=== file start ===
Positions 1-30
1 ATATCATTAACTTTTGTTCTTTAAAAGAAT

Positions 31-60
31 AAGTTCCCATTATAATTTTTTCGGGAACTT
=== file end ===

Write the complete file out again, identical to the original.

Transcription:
Positions 1-30
1 ATATCATTAACTTTTGTTCTTTAAAAGAAT

Positions 31-60
31 AAGTTCCCATTATAATTTTTTCGGGAACTT